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1797 Small Eagle Draped Bust Gold Eagle PCGS AU53

2023-09-13 22:52:00
1797 Small Eagle Draped Bust Gold Eagle PCGS AU53

1797 Small Eagle Draped Bust Gold Eagle PCGS AU53

Ash Samuel Hart's Live Auction Featured Coin

Thursday, September 14th, 2023


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  • Mintage: 3,615 (50 to 60 known)
  • NGC Population: 4/15
  • PCGS Population: 9/15
  • CU Price Guide: $185,000
  • Smithsonian Specimen: Unc Cleaned
  • Finest Known: MS63 (1) - Last traded over a decade ago for approx. $300,000
  • Since then, one of the four MS62 examples publicly sold for $300,000 in 2020.
  • Partway through 1797, the reverse was changed from the original Small Eagle design to the new Heraldic Eagle, an adaptation of the Great Seal.
  • The 1797 $10 Small Eagle is also unique in United States Coinage as the only gold coin with the star arrangement of 12 stars to the left and 4 stars to the right.
  • Gold Eagles struck in 1796 feature 8 stars to the left and 8 to the right, while 1797 $10 Large Eagles display 10 to the left and 5 to the right.
  • While mint records account for 3,615 examples struck part way through the year, die evidence suggests that there is a possibility that some of these coins were dated 1796.
  • Therefore, the mintage of 3,615 pieces for the 1797 $10 Small Eagle could likely be higher than the true number. Nonetheless, roughly 50 examples are known today.
  • The ten-dollar gold eagle was the nation’s premier gold coin, intended as America’s face to the world and symbolically designated the “eagle,” after the national bird.
  • All other gold denominations were expressed as fractions of the eagle ($2.5 quarter eagle, $5 half eagle & $20 double eagle) and it remained as so until gold coinage was suspended in 1933.
  • Unfortunately, in 1804, President Thomas Jefferson halted the production of gold eagles due the melting of U.S. gold coins getting out of control. The melting was a direct corollary of the rise in world gold prices in response to France’s “Reign of Terror” and Napoleonic Wars.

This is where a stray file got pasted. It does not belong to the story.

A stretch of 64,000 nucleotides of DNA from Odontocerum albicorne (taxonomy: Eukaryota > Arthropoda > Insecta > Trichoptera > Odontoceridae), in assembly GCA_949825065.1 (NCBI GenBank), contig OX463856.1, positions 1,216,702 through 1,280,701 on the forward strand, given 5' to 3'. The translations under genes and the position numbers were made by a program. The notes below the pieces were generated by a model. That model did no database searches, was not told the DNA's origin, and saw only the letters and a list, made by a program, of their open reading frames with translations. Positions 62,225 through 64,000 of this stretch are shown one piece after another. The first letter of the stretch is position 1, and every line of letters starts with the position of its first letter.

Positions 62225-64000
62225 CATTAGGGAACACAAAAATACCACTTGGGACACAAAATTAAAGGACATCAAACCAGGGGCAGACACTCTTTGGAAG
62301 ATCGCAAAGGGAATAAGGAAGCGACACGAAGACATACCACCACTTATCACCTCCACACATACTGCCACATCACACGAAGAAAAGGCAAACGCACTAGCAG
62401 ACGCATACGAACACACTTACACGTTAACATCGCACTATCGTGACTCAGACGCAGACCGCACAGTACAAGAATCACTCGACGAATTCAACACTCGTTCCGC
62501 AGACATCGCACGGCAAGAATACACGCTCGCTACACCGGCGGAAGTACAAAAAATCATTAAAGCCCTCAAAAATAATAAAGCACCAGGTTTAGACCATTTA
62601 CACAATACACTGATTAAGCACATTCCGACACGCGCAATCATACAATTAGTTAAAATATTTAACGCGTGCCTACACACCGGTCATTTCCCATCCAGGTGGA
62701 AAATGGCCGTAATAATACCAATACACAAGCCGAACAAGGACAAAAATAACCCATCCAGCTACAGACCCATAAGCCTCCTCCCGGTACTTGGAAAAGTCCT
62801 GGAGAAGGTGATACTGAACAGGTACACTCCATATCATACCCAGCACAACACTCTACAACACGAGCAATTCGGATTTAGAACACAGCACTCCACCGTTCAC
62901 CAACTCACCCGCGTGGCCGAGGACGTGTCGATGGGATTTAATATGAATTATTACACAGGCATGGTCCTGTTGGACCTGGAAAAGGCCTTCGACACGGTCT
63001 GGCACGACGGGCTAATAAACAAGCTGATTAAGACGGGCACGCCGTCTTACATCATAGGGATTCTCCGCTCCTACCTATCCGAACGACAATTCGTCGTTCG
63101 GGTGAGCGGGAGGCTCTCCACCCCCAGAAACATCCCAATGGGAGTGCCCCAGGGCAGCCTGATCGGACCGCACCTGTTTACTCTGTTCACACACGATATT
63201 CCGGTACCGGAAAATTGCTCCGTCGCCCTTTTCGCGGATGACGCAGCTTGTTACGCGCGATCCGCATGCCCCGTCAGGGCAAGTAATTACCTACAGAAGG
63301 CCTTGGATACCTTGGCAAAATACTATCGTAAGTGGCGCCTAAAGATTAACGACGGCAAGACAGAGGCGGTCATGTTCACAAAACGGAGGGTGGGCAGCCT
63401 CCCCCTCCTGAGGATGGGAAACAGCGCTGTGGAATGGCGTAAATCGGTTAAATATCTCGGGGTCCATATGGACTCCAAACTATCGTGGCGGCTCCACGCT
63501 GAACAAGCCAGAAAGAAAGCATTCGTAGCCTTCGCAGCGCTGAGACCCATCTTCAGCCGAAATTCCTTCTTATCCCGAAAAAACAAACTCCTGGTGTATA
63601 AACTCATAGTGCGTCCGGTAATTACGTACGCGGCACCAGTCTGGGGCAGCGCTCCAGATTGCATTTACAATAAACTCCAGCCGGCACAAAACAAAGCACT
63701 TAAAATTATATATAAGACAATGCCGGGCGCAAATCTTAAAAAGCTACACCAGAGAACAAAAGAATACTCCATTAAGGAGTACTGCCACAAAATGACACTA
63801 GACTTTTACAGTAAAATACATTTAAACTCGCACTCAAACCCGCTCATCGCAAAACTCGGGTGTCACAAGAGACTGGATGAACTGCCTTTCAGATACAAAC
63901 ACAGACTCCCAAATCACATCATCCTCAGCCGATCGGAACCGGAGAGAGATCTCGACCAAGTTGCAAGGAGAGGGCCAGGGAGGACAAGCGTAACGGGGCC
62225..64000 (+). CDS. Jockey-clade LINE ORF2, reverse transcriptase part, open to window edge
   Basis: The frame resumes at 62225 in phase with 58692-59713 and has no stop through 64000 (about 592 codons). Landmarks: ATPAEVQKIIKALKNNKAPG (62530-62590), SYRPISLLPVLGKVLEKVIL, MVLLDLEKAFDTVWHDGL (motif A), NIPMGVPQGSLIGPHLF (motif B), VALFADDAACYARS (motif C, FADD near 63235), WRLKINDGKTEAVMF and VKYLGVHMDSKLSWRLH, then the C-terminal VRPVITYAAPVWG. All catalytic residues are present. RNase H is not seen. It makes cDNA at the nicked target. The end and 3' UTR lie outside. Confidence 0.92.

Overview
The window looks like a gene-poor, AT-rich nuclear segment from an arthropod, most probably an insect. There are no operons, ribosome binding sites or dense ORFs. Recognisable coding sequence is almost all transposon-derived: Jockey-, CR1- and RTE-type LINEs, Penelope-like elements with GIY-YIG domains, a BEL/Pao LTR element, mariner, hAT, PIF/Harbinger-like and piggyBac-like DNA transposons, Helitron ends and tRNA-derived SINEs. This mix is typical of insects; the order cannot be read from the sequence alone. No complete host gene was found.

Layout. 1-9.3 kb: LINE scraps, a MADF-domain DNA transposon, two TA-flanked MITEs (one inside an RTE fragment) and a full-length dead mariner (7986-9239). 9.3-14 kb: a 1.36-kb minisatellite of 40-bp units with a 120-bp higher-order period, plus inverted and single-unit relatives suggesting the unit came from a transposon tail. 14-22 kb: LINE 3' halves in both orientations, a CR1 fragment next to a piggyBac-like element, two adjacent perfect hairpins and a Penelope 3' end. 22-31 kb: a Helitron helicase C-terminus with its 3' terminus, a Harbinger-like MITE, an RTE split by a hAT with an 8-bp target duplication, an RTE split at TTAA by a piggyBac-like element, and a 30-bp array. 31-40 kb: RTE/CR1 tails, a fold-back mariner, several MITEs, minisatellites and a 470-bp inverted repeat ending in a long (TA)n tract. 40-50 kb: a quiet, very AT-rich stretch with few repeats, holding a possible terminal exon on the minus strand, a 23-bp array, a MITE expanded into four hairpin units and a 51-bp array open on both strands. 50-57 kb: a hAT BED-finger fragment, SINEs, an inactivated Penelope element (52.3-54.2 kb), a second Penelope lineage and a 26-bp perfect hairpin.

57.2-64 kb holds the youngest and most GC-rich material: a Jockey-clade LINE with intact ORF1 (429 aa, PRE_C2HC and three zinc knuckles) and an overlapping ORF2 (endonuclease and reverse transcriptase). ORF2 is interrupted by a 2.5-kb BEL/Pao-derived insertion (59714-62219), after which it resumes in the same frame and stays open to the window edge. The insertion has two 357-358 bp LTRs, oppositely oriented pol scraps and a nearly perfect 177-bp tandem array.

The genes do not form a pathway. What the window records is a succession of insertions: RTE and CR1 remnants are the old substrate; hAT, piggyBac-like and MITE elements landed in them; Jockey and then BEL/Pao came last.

• Today few gold eagles exist from the original mintage figures as there are suggested to be no more than 1,000 surviving examples for any single gold eagle issue struck from 1795 to 1804, with most dates anticipated to have a surviving population of half of that, or even fewer.

  • Shown in the table above a total of 132,592 regular issue gold eagles were struck from 1795 to 1804, of which only 4,000 examples across all grades are suggested to have survived and are known today, roughly three percent of the total production – if that.
  • Among all Draped Bust Gold Eagles, the 1797 Small Eagle is one of the rarest issues across the series. The only dates that are considered scarcer are the 1795 9 Leaves and 1798/7 7x6 Stars of which are estimated to cost over $200,000 & $300,000 respectively in AU53 condition!
  • Over the last couple of years, only one other 1797 $10 Small Eagle in AU53 condition has hit the open market. This AU53 example sold in November of 2022, where it ended up realizing $174,000!